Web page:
BBC HomeExplore the BBC
This page was last updated in February 2012We've left it here for reference.More information

17 September 2014
Accessibility help
Text only
WW2 - People's War

BBC Homepage
BBC History
WW2 People's War Homepage Archive List Timeline About This Site Print this page 

Contact Us

Like this page?
Send it to a friend!

 

Bombs in Birkenhead

by elmroadnorthprenton

Contributed by 
elmroadnorthprenton
People in story: 
Percy Elliott, Emily Elliott, Geoffrey Elliott, Joyce Elliott
Location of story: 
Merseyside
Background to story: 
Civilian
Article ID: 
A3237815
Contributed on: 
07 November 2004

In the eary 1940s the Liverpool docks were a significant target for the Luftwaffe, and as we lived in Birkenhead my parents, my student age brother and I, aged 8, were vulnerable, as were our neighbours and friends locally. Our house in Prenton was a terraced, double fronted property. My father, who was in the timber trade in Liverpool, reinforced the area under the stairs and we spent our nights there. It was reasonably comfortable, with mattresses on the floor, and I was young enough to sleep through most of the air raids. Often one of the men would be out, on duty firewatching, and my mother would worry audibly about the safety of her husband or son.

One night in March 1941, I do not know the precise date, there was a strong north west wind blowing and consequently much of the ammunition intended for the Liverpool waterfront came to ground in Birkenhead.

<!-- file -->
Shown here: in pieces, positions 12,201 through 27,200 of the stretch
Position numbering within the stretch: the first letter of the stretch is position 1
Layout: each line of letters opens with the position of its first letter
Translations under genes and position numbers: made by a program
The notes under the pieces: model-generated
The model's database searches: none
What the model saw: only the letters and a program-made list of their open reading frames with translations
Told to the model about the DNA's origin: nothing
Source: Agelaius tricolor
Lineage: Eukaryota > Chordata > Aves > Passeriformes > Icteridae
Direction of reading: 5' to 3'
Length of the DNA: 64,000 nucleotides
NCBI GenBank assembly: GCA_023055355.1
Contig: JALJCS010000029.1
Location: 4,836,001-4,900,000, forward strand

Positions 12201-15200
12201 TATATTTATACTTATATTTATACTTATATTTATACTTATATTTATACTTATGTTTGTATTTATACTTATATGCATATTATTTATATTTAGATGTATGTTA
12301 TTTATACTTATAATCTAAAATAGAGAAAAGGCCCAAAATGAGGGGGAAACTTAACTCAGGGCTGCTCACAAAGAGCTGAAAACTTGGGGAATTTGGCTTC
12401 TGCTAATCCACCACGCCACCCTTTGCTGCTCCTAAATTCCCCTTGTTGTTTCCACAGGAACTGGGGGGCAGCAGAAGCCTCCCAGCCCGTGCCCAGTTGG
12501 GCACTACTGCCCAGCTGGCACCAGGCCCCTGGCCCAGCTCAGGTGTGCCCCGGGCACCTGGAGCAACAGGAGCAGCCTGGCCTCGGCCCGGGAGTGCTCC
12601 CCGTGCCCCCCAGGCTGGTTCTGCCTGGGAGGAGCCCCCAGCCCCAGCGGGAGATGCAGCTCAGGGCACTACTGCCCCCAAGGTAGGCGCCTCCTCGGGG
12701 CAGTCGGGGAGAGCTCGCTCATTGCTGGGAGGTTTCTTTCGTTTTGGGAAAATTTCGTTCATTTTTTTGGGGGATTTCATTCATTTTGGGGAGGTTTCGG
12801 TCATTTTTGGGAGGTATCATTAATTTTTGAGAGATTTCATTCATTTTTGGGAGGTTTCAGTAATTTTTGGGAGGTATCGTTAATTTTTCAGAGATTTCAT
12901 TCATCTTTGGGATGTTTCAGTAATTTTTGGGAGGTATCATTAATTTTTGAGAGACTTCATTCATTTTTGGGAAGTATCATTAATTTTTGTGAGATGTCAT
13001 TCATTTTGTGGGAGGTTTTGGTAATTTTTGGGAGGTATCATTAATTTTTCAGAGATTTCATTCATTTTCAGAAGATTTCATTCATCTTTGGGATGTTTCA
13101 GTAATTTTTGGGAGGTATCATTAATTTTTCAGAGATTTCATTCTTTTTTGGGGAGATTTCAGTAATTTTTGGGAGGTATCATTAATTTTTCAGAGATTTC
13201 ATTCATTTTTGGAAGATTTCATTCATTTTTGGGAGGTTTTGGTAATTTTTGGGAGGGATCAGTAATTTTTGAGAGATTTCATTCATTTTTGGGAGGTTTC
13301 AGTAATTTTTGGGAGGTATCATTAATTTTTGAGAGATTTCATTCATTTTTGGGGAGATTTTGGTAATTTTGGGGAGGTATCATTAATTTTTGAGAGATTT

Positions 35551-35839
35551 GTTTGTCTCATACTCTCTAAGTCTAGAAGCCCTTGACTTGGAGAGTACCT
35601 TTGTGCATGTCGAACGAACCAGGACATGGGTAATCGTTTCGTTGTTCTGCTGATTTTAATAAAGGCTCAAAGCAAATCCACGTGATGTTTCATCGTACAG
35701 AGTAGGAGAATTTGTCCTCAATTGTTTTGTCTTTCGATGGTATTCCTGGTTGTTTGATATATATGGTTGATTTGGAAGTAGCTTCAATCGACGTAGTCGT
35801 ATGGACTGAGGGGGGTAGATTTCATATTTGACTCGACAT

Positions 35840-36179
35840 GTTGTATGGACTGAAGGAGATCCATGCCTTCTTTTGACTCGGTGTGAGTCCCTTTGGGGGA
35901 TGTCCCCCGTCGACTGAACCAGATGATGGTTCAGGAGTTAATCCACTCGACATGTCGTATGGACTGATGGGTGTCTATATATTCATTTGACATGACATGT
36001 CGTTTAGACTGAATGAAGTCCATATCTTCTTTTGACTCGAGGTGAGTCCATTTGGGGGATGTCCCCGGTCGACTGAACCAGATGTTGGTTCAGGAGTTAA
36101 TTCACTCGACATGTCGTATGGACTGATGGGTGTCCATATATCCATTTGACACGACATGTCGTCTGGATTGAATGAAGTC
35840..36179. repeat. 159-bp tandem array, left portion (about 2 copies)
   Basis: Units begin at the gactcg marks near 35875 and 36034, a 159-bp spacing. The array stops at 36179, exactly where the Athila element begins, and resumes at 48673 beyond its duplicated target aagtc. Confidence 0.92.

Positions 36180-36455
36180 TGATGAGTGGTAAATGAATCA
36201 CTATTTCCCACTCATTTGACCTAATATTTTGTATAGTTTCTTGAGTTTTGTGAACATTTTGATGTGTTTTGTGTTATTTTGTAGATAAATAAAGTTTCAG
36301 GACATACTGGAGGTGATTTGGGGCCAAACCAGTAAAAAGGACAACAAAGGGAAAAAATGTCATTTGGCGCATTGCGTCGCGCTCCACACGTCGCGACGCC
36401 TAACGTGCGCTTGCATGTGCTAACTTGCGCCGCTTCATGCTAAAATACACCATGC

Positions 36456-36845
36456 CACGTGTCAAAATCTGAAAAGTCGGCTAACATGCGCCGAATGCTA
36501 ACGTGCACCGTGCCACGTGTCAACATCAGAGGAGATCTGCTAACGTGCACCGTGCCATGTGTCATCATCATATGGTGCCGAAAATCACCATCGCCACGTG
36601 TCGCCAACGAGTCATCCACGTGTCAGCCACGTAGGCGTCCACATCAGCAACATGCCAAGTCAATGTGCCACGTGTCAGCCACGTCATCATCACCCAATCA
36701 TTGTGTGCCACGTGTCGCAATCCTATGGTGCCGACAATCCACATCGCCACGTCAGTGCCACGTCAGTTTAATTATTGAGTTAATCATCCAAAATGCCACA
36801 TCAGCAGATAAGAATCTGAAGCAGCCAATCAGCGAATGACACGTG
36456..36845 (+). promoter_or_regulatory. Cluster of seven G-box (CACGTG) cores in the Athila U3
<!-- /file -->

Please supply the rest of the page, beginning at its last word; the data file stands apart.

During the air raid on the night in question there was a very near and very loud "hit" and we discovered that the windows and back door of our house had been blown in. In the light of dawn we went outside, by that time it was raining, and there at the bottom of the small back garden was embedded a large round greyish green cylinder, which the ARP said was a sea mine. It had not exploded, so we were all hastily evacuated and the disposal experts called in to deal with the hazard. They had a busy morning for we had not been the only unwitting target.

We were not able to return to our house for several months, for the damage to the doors and rear walls had to be repaired in order to make it habitable, and we realised we had had a very lucky escape. If that mine had exploded, I would not have been here today to recount this tale. There was talk of sabotage in the manufacture of the mine, but we shall never know.

© Copyright of content contributed to this Archive rests with the author. Find out how you can use this.

Archive List

This story has been placed in the following categories.

The Blitz Category
Liverpool Category
icon for Story with photoStory with photo

Most of the content on this site is created by our users, who are members of the public. The views expressed are theirs and unless specifically stated are not those of the BBC. The BBC is not responsible for the content of any external sites referenced. In the event that you consider anything on this page to be in breach of the site's House Rules, please click here. For any other comments, please Contact Us.



About the BBC | Help | Terms of Use | Privacy & Cookies Policy